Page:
Via The Guardian — Adnan Hassan, 50, a refugee in Turkey, talks about his niece, Ruhan Hassan.
“Ruhan, 19, wanted to know more about the political rights of the Kurdish people in Syria. She was keen to attend all the national activities organised by the different political movements in Kobani. She was the youngest child of a family with seven kids and limited financial resources, and they could not afford to send her to the city to complete her secondary schooling.
Ruhan was inspired by Abdullah Öcalan’s books about Kurdish women and their rights. She joined the women’s protection force (YPJ) in Kobani in 2013. Ruhan proved to have good fighting skills, and convinced her cousin to join the fight too.
All the fighting forces in Kobani were on alert after the massive attack launched by ISIS against Kobani last September. Ruhan’s father told her that she needed to flee with them to Turkey, and to leave the fight to the men. Ruhan said she preferred to be die in Kobani rather than live under the control of ISIS and be taken as a slave.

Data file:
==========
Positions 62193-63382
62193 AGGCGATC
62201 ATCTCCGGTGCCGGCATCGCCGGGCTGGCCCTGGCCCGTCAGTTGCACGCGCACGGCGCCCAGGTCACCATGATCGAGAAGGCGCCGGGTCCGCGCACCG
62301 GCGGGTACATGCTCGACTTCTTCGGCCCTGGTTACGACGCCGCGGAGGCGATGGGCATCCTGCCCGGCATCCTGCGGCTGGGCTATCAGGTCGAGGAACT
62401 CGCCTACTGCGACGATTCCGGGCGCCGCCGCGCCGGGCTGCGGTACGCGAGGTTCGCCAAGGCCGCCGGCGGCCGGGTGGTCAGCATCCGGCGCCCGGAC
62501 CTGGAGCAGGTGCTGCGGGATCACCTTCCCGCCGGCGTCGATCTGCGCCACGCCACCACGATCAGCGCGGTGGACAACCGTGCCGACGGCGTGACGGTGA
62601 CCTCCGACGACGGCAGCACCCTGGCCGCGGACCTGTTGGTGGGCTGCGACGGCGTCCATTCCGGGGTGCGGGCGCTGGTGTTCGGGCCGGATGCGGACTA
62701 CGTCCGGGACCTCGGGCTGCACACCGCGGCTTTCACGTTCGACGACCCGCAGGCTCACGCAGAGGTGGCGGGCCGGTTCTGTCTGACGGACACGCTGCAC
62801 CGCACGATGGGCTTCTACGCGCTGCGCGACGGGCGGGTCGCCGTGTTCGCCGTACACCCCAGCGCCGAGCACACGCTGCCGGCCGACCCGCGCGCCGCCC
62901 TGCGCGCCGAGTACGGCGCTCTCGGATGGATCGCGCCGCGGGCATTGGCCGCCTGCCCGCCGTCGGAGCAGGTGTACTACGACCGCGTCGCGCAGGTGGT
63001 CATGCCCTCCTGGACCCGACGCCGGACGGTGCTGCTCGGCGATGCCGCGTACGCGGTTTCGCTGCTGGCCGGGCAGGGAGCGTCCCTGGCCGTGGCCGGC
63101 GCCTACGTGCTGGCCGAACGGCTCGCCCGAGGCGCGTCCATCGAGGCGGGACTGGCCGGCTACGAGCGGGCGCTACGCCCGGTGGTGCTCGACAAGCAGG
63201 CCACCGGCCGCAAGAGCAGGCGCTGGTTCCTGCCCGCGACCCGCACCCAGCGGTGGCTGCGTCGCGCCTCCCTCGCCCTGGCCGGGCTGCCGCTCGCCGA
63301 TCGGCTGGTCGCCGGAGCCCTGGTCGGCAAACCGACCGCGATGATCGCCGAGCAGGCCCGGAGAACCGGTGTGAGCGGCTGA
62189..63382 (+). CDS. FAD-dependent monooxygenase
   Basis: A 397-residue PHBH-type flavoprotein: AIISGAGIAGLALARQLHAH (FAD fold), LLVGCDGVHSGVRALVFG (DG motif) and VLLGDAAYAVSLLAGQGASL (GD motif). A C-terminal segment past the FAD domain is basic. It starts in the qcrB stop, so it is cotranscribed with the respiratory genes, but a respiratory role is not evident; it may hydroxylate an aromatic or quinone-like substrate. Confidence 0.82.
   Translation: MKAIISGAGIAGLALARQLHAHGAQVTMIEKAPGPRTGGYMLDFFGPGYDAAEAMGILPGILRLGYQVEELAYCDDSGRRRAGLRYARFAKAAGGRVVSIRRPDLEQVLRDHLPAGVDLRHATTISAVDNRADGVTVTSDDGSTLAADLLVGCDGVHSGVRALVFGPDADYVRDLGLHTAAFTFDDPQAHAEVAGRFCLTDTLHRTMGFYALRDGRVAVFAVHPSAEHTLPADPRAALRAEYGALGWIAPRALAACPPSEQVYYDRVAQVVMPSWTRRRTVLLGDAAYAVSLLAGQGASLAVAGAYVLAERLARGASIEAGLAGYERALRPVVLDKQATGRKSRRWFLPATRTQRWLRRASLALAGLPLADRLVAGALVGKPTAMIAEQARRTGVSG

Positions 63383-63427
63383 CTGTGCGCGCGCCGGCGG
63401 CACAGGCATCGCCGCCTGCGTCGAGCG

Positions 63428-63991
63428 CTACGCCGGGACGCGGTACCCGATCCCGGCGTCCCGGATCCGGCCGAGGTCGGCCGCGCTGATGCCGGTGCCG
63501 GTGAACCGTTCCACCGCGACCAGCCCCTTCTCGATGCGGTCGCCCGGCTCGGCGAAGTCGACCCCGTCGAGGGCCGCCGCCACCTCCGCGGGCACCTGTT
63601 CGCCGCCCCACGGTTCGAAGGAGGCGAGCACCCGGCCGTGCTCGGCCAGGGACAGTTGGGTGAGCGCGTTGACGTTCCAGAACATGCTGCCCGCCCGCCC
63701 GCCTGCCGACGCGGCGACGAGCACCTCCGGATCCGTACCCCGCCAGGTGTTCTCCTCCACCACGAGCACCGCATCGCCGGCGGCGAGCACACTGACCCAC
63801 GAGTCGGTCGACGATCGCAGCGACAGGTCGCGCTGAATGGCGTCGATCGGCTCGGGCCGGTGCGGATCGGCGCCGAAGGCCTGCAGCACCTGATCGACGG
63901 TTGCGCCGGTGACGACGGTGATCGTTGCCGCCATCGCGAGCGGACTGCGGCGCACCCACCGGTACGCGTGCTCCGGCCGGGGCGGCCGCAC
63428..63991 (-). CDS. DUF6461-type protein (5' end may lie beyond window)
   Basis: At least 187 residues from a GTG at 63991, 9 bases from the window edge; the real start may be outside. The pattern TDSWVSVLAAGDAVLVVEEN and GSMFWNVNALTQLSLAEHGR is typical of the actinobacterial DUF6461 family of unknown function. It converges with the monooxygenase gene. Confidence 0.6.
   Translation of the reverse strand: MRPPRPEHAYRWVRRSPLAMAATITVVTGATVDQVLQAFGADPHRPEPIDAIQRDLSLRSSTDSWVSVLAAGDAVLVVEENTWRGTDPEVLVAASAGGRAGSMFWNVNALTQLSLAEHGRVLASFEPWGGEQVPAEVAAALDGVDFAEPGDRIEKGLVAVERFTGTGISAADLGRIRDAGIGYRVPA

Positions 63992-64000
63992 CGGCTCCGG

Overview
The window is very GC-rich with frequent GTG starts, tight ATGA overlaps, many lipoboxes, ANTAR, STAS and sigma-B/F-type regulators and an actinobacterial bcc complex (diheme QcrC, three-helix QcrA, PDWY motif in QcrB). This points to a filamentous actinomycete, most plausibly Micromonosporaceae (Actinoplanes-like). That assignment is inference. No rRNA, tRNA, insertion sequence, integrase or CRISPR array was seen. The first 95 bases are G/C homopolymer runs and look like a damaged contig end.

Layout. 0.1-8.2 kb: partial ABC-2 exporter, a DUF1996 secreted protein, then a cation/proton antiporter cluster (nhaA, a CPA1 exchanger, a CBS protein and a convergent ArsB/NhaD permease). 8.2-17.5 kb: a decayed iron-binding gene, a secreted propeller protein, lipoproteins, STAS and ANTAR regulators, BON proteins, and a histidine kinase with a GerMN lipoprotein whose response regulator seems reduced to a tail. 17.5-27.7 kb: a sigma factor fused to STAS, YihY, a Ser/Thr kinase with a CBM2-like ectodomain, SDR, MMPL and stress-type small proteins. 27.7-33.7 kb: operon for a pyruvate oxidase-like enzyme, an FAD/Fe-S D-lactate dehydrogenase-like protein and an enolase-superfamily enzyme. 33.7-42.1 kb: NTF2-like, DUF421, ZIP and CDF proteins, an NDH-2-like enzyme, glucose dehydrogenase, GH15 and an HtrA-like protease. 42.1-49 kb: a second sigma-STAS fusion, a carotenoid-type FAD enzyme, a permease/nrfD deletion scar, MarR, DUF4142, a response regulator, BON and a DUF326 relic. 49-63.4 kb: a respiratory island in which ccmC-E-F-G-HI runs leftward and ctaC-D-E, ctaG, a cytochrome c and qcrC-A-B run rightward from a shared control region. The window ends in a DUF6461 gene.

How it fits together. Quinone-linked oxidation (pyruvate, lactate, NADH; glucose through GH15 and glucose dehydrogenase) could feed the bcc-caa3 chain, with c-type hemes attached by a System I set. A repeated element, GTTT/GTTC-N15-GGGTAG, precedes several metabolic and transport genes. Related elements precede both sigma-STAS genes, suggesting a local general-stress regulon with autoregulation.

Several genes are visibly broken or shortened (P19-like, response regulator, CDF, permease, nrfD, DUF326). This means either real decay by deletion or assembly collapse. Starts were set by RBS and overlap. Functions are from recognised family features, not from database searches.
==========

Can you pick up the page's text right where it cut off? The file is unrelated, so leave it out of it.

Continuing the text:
Like most of the Kurdish families in Turkey, Ruhan’s family watched Kurdish TV to keep up with the news of the fighting and the names of wounded and martyrs among the Kurdish fighters in Kobani. When the TV announcer read Ruhan’s name amongst the names of the martyrs, Ruhan’s mother jumped out of her chair. The family ran to the Turkish border to go back to Kobani to find out what had happened to Ruhan, but getting back to Kobani was impossible under the non-stop fight with ISIS and the military siege imposed by the Turkish police.
Ruhan’s father kept trying her cousin and other friends for any news of his daughter. Her cousin said that Ruhan had been at the western front of Kobani with three other female fighters firing against ISIS until they ran out of ammunition. They did not want to be taken as prisoners by ISIS so they used their last hand grenades to kill themselves.”